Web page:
Dismiss Notice
Join Physics Forums Today!
The friendliest, high quality science and math community on the planet! Everyone who loves science is here!

Einstein's thought experiment about the speed of light

  1. Apr 7, 2014 #1
    Please excuse this question from a lay person but if I don't ask I will never know.
    I know that the speed of light is a constant, that no matter how fast an object travels, light travels away from that object at the same speed. Hence nothing can travel at or faster than the speed of light, time dilution, etc., etc.

    What I don't understand is how Einstein, in his famous "thought experiment", could infer that the speed of light is constant and that he could "never catch up with it". How could he infer that simply from a thought experiment with no physical measurement of the speed of light available to him. Or is the thought experiment just a metaphor?

  2. jcsd
  3. Apr 7, 2014 #2


    User Avatar

    Staff: Mentor

    Could you please describe that famous "thought experiment"? It's dangerous to assume that other people read the same thing as you do, into that description. It's a sure recipe for confusion.
  4. Apr 8, 2014 #3


    User Avatar
    Staff Emeritus
    Science Advisor

    I'm not sure about Einstein's personal motivations. But from the standpoint of history, what happened is that the "what if" experiments were just exploring the logical consequences of certain assumptions. It was the agreement of the results of those logically derived consequences with experiments that convinced people that relativity was a good description of the world.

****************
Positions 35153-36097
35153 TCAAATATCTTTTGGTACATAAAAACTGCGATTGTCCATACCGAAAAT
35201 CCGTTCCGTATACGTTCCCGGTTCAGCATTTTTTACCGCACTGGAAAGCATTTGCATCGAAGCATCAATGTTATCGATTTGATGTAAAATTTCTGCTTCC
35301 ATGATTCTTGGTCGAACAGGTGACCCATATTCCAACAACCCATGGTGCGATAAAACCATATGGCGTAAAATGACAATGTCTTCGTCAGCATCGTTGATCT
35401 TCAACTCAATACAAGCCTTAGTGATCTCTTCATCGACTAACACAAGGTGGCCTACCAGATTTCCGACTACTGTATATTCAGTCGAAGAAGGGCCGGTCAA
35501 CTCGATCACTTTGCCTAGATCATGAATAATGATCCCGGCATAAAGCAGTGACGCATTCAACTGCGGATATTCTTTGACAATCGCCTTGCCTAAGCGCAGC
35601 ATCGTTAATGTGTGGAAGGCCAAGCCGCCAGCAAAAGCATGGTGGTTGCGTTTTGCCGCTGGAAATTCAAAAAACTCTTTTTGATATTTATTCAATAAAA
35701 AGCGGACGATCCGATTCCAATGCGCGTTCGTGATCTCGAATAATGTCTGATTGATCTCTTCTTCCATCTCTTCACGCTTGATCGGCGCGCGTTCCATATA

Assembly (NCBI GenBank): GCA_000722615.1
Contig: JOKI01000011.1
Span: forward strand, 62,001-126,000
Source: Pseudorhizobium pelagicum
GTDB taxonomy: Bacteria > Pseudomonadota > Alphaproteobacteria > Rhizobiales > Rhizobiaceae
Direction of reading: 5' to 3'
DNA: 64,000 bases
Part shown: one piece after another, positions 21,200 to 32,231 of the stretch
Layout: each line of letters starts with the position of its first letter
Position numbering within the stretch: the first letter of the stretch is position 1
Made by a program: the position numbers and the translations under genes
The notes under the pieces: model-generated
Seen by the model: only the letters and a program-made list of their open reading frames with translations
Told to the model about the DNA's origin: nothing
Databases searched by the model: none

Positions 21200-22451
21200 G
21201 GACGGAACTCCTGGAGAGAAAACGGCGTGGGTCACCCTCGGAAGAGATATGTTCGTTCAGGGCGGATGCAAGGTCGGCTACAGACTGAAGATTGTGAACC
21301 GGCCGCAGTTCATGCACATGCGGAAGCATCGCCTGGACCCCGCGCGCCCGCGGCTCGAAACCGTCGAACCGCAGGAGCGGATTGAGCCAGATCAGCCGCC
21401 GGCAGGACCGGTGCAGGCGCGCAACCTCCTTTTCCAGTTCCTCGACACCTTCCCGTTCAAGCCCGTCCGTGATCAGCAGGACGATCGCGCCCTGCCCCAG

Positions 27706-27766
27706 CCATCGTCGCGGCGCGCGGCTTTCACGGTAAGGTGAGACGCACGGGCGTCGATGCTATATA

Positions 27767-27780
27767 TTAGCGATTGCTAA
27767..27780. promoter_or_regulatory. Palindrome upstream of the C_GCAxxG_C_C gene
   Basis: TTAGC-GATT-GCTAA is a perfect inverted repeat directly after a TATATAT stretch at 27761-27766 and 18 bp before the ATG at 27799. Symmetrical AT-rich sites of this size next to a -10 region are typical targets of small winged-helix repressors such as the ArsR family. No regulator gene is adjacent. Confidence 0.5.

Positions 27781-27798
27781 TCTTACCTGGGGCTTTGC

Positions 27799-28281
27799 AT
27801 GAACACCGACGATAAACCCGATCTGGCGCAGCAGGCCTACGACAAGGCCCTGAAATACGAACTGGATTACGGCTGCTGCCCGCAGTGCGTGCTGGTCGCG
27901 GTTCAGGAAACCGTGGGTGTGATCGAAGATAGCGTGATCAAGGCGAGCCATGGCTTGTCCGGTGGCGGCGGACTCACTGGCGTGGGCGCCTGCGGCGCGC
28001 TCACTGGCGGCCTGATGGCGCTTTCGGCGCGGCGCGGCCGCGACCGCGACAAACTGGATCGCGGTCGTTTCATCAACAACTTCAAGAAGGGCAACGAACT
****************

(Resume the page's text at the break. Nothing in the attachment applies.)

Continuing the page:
5. Apr 8, 2014 #4
    Good point. The thought experiment I was alluding to went something like this (or at least that is how I remember it):

    Einstein imagined he was "running" alongside a speeding object traveling at the speed of light but no matter how fast he traveled he could not catch up with the object. Hence you can't travel as fast as light. I just can't imagine how one could come to such an insight simply via such a though experiment.

    I may not have the details of the thought experiment exactly right but I believe that is the gist of it in several books written for laymen.
  6. Apr 8, 2014 #5
    Maxwell's equations (mid to late 19th Century) derive the speed of light. All you need to do is understand that these Laws work regardless of where you are, and whether is is summer or winter. You understand, I assume, that any two points in Earth's orbit separated by 6 months have the velocity of the Earth (and hence us) opposite (relative to the Sun). Maxwell's equations say that regardless of summer or winter, the speed of light is c. I am no historian of Einstein's theoretical development, but I understand for a long time before he published the Special Theory, he believed that physics must be frame invariant. There are plenty of publications preceeding his discovery. He 'just' took what was being discussed and accepted it and then figured out what the logical results of those assumptions are. I doubt if the "eureka" moment was with a thought experiment with him running anywhere. He used his thought experiments to explain his ideas, not form them (afaik).
  7. Apr 8, 2014 #6
    Maybe this will help: